The HSE should have uncovered irregularities in spending at Console years before they were revealed in a recent internal audit, the Public Accounts Committee has heard.
Sinn Féin TD David Cullinane said flags had been raised in relation to problems at the suicide bereavement charity many years before the internal audit was established in 2015.
However, he said that these flags had been missed.
He said concerns had first been raised by a former Console employee in 2006 while further issues had been raised in 2009 and 2011.
HSE national director for mental health Anne O’Connor said the concerns raised in 2006 related to clinical issues rather than governance.
HSE director general Tony O'Brien told the committee Console provided value for the money the HSE allocated to it. He said the cost of operating its helpline was less than the amount the HSE provided.
However, he said until the liquidator into Console had completed a final report, he would not be in a position to state whether public funds had been misappropriated.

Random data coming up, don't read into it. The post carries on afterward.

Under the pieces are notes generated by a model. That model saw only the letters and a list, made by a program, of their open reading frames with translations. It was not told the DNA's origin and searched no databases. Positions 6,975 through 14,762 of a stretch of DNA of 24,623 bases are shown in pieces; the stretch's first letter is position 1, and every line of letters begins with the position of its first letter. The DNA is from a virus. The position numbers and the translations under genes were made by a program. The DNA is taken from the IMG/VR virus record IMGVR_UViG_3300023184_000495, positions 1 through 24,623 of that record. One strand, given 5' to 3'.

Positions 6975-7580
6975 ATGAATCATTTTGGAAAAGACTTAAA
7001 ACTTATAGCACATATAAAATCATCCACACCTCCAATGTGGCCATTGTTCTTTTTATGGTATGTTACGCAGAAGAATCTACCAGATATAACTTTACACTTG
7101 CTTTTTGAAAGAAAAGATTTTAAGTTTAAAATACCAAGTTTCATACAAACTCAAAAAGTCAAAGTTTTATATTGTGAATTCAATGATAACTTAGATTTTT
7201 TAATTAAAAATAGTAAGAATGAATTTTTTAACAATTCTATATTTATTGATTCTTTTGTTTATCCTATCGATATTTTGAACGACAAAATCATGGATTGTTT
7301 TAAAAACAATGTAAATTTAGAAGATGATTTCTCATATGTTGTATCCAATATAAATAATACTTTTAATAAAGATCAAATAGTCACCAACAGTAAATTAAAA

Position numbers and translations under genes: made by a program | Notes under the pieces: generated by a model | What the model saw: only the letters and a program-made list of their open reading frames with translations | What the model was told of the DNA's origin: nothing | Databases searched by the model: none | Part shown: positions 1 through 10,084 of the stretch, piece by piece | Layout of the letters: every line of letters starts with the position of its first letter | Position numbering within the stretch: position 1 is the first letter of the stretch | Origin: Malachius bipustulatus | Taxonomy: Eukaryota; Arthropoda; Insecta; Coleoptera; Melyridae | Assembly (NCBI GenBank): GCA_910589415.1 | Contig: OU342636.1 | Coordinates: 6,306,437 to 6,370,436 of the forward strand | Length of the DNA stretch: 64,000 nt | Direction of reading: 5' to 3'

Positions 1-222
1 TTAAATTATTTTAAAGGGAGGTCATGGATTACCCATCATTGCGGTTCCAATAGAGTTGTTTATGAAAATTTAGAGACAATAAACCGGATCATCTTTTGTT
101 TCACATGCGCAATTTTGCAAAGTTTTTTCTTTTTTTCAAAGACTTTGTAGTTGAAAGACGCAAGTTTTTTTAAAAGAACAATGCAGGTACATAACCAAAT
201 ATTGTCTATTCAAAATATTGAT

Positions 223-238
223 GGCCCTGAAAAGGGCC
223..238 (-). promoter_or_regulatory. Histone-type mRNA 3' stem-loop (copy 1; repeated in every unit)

He said he would have to see, for example if any bills were outstanding that should have been paid for with the State funding provided.
Responding to Josepha Madigan of Fine Gael, Mr O'Brien said he did not believe the HSE was to blame for what went on in Console. He said the HSE was not the regulator of charities.
He said what had gone on in Console was not done by HSE staff.
Mr O’Brien said while it might be considered to have been better if the audit had been carried out sooner, it was reasonable that it was triggered when it was after HSE personnel became concerned about issues after it increased funding in 2013.
He rejected a claim by Independent TD Catherine Connolly that the HSE had turned a blind eye to what was going on in Console as it was providing a value for money service to the health authority.